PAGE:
Over the last few years, the Government’s Research and Development agenda has been at the forefront of tax and economic policy. The COVID-19 pandemic may have slowed the rate of change, but it seems inevitable that reforms will be coming.
Let's have a look.
During the Chancellor’s Spring Statement Speech, R&D was barely mentioned.
That was in stark contrast to the Autumn Budget in October 2021 when the Chancellor, Rishi Sunak, went into detail about expansions to the scheme and the important role that he saw research and development playing in the UK economy and its long-term growth.
However, the documents issued alongside the Spring Statement contained a lot of detail about the Chancellor’s view of the R&D scheme. These provide us with some hints about where the scheme could be going.
In Budget 2021, Rishi Sunak announced several changes to the R&D scheme. As a quick reminder, they are:
We expect these changes to come into effect from April 2023.
Whilst the Spring Statement made no further changes, it did say more would be coming. Rishi Sunak’s “Tax Plan” mentions the improvements (above) to the R&D scheme which will come into effect from April 2023. It also says to expect further reforms to be announced in the 2022 Autumn Budget. It is possible that these further changes could be implemented from April 2023, but we expect there to be a longer run-in period for any new reforms
In the 52-page accompanying document to the Spring Statement, there was a significant amount of data and comparison on the state of the UK’s R&D tax relief scheme. The small and medium- sized scheme (SME) doesn’t seem to be performing at the same level as the less favourable research and development expenditure credit scheme (RDEC), which is mostly utilised by larger companies and companies that do not qualify for the SME scheme.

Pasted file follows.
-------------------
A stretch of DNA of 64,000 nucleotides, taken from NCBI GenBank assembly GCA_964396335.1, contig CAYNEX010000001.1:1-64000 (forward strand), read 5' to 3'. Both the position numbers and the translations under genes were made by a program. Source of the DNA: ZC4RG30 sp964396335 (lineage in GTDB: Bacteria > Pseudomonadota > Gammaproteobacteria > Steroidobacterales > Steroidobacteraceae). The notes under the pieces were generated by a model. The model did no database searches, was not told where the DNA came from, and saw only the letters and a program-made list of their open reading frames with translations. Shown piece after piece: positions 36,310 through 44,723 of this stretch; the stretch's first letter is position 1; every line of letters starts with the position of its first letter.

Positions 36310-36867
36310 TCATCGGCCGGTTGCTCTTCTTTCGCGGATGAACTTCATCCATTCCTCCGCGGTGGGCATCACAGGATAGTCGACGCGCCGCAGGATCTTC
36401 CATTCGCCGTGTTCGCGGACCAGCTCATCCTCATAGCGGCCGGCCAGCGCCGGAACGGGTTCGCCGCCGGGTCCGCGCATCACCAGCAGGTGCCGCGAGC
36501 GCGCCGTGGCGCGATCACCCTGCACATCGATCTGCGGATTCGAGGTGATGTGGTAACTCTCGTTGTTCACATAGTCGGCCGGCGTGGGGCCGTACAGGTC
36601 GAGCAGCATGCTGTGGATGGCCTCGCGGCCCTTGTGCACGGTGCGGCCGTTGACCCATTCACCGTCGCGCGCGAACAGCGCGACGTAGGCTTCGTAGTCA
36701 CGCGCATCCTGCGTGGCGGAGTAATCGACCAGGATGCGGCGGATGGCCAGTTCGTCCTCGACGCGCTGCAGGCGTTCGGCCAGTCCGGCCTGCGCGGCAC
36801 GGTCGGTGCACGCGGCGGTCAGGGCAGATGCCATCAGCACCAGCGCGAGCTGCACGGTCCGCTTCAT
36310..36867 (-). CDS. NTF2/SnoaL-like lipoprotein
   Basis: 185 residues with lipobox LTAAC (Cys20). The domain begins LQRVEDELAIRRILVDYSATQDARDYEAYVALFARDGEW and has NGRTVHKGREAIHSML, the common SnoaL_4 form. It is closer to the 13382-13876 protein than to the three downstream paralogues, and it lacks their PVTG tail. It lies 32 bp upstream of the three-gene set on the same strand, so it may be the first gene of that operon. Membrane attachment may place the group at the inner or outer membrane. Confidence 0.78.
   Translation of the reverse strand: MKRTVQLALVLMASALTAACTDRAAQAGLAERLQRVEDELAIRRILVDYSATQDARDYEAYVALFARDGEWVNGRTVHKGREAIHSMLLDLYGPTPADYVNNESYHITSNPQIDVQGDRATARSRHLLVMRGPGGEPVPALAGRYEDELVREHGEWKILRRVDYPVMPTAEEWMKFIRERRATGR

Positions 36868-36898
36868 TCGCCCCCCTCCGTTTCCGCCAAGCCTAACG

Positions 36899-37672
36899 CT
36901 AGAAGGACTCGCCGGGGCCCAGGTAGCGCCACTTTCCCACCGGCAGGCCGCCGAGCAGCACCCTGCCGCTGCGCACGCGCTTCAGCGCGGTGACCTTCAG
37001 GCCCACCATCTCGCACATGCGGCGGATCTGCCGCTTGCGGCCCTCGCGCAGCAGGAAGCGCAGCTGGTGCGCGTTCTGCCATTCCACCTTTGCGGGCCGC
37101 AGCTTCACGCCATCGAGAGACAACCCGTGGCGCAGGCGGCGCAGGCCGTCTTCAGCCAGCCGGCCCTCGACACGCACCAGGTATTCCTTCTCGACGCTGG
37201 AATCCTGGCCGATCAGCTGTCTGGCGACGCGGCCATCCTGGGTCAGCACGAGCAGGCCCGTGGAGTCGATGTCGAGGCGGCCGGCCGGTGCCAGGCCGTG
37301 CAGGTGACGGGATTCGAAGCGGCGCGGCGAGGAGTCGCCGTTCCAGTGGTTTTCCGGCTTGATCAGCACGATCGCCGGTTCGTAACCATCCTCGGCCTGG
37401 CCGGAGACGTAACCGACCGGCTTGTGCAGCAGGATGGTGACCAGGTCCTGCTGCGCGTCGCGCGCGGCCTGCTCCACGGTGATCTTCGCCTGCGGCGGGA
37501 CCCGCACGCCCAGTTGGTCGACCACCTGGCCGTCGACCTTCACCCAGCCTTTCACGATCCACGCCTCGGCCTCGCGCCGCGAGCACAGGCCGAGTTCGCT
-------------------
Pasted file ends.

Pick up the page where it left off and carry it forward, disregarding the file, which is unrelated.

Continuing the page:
The key takeaway from this document is that the government is “looking to understand... what further changes might be needed to ensure our tax subsidies incentivise companies most effectively to invest in additional R&D.” That could be good news and any expansion to encourage innovation is to be welcomed.
The documents also refer to increasing the generosity of the RDEC scheme to boost R&D investment in the UK. This could be beneficial to any company that is not currently eligible for the SME scheme, for example, if they have over 500 staff members, or if they receive grants and subsidies.
The Chancellor has two major concerns about the SME scheme. Firstly, it doesn’t seem to encourage anywhere near as much private spending as the RDEC scheme. The SME scheme creates around £0.60-£1.28 of additional private spending for each £1 the Government spends. Conversely, the RDEC scheme creates £2.40-£2.70 of additional private spending per £1.
Secondly, it is expected that there are significant amounts of error and fraud within the SME scheme. To combat this, HMRC recently received additional funding for an additional 100 inspectors focused solely on challenging R&D claims.
At Easy R&D, we vet every claim to make sure it meets HMRC’s issued guidelines and submit reports focused on reducing the chance of unwanted HMRC attention. In the unlikely event that HMRC do raise a challenge, we stand by all our claims and will act for you during the inquiry at no additional charge.
If you have any questions on R&D tax credits or how, at Easy R&D, we deliver our industry-leading advice and services, please do get in touch.
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